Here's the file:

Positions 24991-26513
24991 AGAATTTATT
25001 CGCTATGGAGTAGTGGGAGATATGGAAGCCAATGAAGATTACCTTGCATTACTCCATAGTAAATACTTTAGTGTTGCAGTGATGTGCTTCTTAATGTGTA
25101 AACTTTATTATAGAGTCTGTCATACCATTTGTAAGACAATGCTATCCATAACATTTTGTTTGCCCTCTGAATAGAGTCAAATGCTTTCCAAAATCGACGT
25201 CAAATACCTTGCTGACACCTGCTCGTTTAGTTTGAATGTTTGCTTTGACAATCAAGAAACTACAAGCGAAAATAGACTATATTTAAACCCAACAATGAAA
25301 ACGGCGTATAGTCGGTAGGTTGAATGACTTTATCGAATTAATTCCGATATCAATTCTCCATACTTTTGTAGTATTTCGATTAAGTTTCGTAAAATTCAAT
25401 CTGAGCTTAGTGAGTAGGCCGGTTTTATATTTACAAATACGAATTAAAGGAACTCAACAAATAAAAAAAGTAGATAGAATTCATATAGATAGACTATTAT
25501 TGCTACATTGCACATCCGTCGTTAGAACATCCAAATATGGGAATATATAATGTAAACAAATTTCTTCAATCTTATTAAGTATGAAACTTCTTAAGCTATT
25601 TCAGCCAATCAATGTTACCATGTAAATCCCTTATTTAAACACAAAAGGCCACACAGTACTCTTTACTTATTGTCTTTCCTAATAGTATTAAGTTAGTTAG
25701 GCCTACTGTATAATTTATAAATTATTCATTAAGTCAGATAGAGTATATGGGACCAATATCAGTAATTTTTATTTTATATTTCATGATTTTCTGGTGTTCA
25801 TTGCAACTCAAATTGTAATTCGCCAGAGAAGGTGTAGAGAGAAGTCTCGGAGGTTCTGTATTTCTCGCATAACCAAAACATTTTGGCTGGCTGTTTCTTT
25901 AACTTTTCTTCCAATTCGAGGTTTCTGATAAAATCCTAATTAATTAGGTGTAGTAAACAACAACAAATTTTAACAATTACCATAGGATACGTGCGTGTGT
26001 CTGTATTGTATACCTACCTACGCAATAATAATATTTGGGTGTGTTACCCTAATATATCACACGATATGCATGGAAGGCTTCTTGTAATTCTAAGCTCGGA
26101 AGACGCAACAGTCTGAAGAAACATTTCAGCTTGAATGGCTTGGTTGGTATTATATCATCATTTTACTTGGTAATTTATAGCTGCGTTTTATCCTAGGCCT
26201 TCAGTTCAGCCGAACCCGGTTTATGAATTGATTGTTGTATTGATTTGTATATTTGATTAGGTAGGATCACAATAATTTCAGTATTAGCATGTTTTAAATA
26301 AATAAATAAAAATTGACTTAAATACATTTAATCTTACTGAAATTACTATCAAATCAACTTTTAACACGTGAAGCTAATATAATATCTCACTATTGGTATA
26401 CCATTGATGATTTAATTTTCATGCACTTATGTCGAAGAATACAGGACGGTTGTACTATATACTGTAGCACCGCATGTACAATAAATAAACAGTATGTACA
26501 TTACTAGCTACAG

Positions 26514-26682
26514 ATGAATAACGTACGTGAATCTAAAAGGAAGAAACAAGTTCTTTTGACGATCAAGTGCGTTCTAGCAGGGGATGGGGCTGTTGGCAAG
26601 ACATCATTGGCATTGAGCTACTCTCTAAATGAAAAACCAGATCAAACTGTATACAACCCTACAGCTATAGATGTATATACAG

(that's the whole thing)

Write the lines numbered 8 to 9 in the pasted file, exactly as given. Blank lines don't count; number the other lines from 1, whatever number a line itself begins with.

25501 TGCTACATTGCACATCCGTCGTTAGAACATCCAAATATGGGAATATATAATGTAAACAAATTTCTTCAATCTTATTAAGTATGAAACTTCTTAAGCTATT
25601 TCAGCCAATCAATGTTACCATGTAAATCCCTTATTTAAACACAAAAGGCCACACAGTACTCTTTACTTATTGTCTTTCCTAATAGTATTAAGTTAGTTAG